Laboratory-based aerobic denitrification using methanotrophic biomass as substrate. (2020)
Type of ContentTheses / Dissertations
Thesis DisciplineBiological Sciences
Degree NameMaster of Science
PublisherUniversity of Canterbury
AuthorsPenn, Alison Alineshow all
Nitrate levels in our water resources have doubled since 20th century. This is largely due to anthropogenic activities such as overuse of nitrogen fertilizers, combustion of fossil fuels, and improper disposal of human and animal waste. Drinking water with high nitrate concentration can be highly toxic and is known to be associated with methemoglobinemia and cancer. Combined with the nature of nitrate ion (NO3-) to be readily soluble in water, it is important to develop infrastructure to control the release of nitrates in the ecosystem.
Various conventional methods currently used to remove nitrate from water include ion exchange, distillation and reverse osmosis. However, these methods show poor selectivity towards nitrate removal and are expensive to operate. One of the promising alternative strategies is to implement a bioremediation process that uses denitrifying bacteria. Denitrifying bacteria are able to convert nitrates in soil into atmospheric nitrogen. Harnessing the natural ability of these microorganisms would be a cost-sensitive and a low-maintenance approach to control the release of nitrates in water bodies.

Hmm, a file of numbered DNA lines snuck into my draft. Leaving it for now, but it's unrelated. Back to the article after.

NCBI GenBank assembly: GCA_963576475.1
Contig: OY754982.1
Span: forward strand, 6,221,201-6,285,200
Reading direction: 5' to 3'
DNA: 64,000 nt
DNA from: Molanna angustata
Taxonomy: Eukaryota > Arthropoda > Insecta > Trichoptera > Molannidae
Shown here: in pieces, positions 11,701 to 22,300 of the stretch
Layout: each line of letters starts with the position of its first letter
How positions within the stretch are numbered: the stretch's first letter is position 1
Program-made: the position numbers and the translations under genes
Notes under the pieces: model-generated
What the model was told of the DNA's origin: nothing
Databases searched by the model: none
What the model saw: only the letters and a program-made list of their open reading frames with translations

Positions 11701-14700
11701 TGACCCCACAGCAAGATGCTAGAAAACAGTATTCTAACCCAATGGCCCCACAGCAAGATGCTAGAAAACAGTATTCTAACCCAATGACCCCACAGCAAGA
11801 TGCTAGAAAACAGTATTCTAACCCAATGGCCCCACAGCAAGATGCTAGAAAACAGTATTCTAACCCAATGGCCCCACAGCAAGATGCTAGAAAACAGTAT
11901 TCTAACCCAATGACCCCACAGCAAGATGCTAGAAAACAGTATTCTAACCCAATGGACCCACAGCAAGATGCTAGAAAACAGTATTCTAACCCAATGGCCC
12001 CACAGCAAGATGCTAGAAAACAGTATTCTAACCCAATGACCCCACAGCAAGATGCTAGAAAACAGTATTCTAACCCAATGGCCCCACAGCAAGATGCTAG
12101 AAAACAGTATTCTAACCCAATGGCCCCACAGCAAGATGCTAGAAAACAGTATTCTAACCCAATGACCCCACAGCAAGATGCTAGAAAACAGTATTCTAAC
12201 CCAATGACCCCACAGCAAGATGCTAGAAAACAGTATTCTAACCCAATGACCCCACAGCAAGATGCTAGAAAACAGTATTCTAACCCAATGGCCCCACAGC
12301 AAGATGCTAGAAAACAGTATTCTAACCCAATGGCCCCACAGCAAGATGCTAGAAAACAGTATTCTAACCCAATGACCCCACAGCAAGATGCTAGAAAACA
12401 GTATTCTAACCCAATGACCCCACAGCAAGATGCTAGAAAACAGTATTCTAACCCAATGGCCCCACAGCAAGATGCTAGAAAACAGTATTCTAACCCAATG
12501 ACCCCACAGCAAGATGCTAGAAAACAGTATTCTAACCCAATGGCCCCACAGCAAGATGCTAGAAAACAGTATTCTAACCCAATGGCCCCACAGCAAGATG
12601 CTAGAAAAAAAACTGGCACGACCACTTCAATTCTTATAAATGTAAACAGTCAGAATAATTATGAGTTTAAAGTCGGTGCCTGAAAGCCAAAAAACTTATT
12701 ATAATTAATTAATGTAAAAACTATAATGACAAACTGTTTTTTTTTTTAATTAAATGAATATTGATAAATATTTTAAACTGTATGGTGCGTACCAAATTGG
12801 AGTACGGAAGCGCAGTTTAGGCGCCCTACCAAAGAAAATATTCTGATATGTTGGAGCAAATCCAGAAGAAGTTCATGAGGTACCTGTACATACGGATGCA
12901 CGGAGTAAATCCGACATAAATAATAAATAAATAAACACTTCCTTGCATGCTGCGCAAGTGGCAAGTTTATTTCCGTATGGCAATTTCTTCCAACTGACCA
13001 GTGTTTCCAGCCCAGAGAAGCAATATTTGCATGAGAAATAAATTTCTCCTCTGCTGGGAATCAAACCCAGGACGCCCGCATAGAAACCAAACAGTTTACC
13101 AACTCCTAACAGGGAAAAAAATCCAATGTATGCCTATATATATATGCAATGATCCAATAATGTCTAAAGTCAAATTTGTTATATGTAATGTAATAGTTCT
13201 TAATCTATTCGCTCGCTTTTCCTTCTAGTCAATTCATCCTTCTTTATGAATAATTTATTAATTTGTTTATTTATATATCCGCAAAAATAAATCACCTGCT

Researchers at ESR and Chemical and Process Engineering (CAPE - University of Canterbury) are currently focused towards developing innovative approaches to reduce nitrate in the aquifer by promoting denitrifying bacterial growth in situ. This thesis focuses on this noble cause by exploring the denitrification capabilities of several denitrifying bacteria across different media compositions. The denitrifying bacteria studied in these experiments in the thesis were Bacillus subtilis, Paracoccus denitrificans, Acidovorax spp., Paenibacillus macerans and Pseudomonas stutzeri. Among different media tested, we also test the denitrification capacity of these bacteria when it uses methanotroph biomass as a carbon and energy source. We demonstrate that aerobic denitrification can be observed with all the media tested in this study - Lysogeny broth (LB), denitrification media, and also with modified media with yeast extract and methanotrophic biomass as carbon and energy sources. The highest amount of nitrate reduction was observed with LB medium and sub-optimal nitrate reduction was observed with yeast extract and methanotrophic biomass. Given that denitrification is a low energy yielding process, it makes sense for the denitrification to be suboptimal with complex media. This knowledge can be further explored to identify an economically viable optimal media that can be used for biological denitrification of waste-water treatment.